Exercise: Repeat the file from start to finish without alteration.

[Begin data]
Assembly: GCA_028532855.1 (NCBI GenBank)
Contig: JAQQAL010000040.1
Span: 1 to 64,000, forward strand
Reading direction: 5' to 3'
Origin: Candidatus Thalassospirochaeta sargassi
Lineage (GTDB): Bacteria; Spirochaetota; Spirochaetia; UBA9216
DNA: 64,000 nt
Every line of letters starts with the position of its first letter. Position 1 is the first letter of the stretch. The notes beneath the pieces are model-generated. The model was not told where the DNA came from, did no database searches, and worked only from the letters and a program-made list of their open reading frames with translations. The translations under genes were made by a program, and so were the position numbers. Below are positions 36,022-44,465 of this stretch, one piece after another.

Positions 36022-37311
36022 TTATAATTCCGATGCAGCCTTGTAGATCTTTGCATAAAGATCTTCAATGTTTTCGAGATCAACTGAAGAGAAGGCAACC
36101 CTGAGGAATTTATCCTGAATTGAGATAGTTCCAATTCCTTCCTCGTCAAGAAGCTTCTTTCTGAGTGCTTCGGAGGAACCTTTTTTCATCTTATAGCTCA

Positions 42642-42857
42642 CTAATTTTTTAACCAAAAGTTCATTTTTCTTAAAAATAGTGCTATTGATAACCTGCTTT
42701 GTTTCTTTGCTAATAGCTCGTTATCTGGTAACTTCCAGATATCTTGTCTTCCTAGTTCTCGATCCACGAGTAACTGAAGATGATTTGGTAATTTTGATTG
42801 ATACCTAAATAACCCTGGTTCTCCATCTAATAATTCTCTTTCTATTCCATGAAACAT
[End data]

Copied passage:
Assembly: GCA_028532855.1 (NCBI GenBank)
Contig: JAQQAL010000040.1
Span: 1 to 64,000, forward strand
Reading direction: 5' to 3'
Origin: Candidatus Thalassospirochaeta sargassi
Lineage (GTDB): Bacteria; Spirochaetota; Spirochaetia; UBA9216
DNA: 64,000 nt
Every line of letters starts with the position of its first letter. Position 1 is the first letter of the stretch. The notes beneath the pieces are model-generated. The model was not told where the DNA came from, did no database searches, and worked only from the letters and a program-made list of their open reading frames with translations. The translations under genes were made by a program, and so were the position numbers. Below are positions 36,022-44,465 of this stretch, one piece after another.

Positions 36022-37311
36022 TTATAATTCCGATGCAGCCTTGTAGATCTTTGCATAAAGATCTTCAATGTTTTCGAGATCAACTGAAGAGAAGGCAACC
36101 CTGAGGAATTTATCCTGAATTGAGATAGTTCCAATTCCTTCCTCGTCAAGAAGCTTCTTTCTGAGTGCTTCGGAGGAACCTTTTTTCATCTTATAGCTCA

Positions 42642-42857
42642 CTAATTTTTTAACCAAAAGTTCATTTTTCTTAAAAATAGTGCTATTGATAACCTGCTTT
42701 GTTTCTTTGCTAATAGCTCGTTATCTGGTAACTTCCAGATATCTTGTCTTCCTAGTTCTCGATCCACGAGTAACTGAAGATGATTTGGTAATTTTGATTG
42801 ATACCTAAATAACCCTGGTTCTCCATCTAATAATTCTCTTTCTATTCCATGAAACAT